CRISPR could use gold nanoparticles to edit your brain

CRISPR could use gold nanoparticles to edit your brain

Add this to the list of possible applications for the seemingly-magical gene editing technology CRISPR: helping people with neurological disorders edit their brains with pinpoint accuracy to alleviate the symptoms of their disorder.

That’s the potential promise of a new study, out today in the journal Nature Biomedical Engineering. In the study, a team of researchers from the University of Texas and the University of California at Berkeley as well as a Berkeley-based company called GenEdit describe a new process for using gold nanoparticles for the delivery of the Cas9 enzyme that does the editing. They say this technique, first described in a 2017 paper dealing with gene editing in muscle cells, could pose fewer problems than the viruses that serve as CRISPR’s conventional delivery method. And the new paper offers an almost-unheard of application for CRISPR: editing inside the adult brain.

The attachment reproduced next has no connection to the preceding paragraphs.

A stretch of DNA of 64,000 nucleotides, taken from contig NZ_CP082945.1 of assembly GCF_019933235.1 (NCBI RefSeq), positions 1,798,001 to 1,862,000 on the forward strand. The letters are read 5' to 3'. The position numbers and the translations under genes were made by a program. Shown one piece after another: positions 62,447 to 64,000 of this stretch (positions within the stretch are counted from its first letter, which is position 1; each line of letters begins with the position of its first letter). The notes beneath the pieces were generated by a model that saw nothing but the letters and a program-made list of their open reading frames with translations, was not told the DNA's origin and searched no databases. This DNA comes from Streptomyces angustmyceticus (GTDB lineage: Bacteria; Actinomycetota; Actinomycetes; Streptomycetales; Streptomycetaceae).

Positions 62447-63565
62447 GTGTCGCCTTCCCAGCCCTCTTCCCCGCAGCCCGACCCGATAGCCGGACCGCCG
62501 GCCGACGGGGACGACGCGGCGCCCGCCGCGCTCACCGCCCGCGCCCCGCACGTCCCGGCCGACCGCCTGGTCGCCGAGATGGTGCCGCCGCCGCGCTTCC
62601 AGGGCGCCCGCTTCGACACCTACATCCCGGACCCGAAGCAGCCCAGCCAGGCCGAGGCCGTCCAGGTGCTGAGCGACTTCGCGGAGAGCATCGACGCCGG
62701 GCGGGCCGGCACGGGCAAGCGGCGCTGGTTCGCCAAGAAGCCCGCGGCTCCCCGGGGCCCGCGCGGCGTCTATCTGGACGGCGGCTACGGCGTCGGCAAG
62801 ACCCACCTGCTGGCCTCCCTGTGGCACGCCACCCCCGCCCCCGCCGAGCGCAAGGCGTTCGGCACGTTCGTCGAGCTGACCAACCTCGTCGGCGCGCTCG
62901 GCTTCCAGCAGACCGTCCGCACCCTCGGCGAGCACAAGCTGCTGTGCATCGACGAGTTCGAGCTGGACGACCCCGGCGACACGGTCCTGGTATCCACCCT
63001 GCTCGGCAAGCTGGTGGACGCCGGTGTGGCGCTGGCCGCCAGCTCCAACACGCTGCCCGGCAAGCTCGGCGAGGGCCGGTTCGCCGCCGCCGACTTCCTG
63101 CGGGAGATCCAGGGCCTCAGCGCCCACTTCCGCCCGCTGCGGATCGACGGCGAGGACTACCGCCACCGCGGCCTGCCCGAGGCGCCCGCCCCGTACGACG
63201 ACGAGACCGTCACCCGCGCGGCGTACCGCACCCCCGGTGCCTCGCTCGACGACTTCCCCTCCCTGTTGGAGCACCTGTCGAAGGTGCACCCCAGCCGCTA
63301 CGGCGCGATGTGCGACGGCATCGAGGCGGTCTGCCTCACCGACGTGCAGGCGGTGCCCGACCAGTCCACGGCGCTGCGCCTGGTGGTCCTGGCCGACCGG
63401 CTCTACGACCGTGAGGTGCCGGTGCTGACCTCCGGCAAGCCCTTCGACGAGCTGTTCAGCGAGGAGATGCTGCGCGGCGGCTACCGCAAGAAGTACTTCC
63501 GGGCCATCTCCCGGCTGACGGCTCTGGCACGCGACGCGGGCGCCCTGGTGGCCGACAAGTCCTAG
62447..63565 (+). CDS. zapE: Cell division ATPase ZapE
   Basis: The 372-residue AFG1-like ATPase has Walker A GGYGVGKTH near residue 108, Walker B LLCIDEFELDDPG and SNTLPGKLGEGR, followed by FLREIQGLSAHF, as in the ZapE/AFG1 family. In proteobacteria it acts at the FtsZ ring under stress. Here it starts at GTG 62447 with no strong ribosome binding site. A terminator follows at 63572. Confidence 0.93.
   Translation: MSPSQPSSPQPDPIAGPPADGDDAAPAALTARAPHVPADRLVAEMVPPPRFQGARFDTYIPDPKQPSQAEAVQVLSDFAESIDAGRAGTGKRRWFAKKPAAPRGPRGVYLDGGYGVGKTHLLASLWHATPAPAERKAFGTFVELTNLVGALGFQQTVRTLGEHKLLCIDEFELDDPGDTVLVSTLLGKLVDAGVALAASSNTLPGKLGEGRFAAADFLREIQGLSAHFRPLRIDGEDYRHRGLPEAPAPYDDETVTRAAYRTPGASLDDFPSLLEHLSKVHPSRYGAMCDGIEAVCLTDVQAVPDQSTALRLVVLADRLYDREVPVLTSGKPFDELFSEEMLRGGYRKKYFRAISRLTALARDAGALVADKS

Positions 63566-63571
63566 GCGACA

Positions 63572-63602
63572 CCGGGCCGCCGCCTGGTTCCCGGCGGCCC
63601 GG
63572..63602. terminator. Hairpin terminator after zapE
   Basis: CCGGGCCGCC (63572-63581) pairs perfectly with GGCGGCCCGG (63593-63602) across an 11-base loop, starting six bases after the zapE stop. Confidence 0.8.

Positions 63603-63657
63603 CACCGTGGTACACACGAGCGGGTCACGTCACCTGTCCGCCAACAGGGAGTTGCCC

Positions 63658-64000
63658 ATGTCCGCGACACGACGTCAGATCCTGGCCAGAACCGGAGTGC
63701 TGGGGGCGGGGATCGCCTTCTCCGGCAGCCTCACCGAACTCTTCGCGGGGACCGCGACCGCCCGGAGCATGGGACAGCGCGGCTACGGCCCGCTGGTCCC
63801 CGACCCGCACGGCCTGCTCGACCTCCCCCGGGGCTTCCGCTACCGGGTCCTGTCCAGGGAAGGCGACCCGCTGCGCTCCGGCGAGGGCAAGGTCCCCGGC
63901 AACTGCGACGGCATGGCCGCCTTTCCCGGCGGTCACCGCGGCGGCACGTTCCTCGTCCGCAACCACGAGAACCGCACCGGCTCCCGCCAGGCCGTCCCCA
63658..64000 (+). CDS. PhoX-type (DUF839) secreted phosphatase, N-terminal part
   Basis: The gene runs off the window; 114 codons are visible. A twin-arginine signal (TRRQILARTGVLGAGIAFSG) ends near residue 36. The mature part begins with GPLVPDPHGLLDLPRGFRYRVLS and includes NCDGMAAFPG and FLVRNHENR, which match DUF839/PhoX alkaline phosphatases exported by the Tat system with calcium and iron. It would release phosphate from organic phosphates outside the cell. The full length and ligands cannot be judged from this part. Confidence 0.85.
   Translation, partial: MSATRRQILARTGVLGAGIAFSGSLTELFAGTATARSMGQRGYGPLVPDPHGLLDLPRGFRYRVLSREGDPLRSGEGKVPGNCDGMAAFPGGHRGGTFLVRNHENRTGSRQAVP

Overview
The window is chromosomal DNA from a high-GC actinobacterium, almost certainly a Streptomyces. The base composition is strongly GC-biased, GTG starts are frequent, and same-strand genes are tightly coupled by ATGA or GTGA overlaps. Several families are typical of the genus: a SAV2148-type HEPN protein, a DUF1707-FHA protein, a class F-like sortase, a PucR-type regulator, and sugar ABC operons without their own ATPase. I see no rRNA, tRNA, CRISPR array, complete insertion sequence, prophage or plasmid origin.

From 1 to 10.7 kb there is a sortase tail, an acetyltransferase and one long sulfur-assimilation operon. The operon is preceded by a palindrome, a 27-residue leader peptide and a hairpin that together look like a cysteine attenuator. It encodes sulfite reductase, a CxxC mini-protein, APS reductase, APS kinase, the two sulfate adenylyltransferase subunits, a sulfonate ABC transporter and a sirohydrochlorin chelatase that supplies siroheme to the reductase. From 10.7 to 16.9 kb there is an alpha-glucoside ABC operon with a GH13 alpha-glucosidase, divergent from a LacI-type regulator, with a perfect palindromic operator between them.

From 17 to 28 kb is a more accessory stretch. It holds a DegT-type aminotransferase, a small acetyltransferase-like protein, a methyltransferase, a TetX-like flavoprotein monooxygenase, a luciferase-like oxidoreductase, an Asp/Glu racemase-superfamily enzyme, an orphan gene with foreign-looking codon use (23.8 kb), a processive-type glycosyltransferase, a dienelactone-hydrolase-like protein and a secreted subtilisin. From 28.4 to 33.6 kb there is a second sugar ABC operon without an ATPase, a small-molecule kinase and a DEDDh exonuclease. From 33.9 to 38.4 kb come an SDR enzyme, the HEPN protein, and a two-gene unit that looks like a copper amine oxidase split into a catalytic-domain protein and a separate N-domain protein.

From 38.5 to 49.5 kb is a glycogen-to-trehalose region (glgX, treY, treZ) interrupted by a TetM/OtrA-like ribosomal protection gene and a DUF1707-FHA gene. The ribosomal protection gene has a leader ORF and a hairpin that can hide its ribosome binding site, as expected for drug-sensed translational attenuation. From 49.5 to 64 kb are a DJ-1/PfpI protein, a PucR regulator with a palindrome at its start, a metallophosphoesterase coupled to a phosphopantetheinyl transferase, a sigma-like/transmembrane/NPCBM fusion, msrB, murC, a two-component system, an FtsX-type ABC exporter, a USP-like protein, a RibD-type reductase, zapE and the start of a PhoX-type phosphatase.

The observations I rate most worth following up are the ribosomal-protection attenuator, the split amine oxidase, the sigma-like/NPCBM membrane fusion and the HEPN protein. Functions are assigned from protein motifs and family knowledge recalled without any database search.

Read more at PopSci.com.

Koala genes might reveal how they survive a toxic diet

Koala genes might reveal how they survive a toxic diet

Why Is Ketamine Good for Depression? Scientists Find a Possible Reason

Why Is Ketamine Good for Depression? Scientists Find a Possible Reason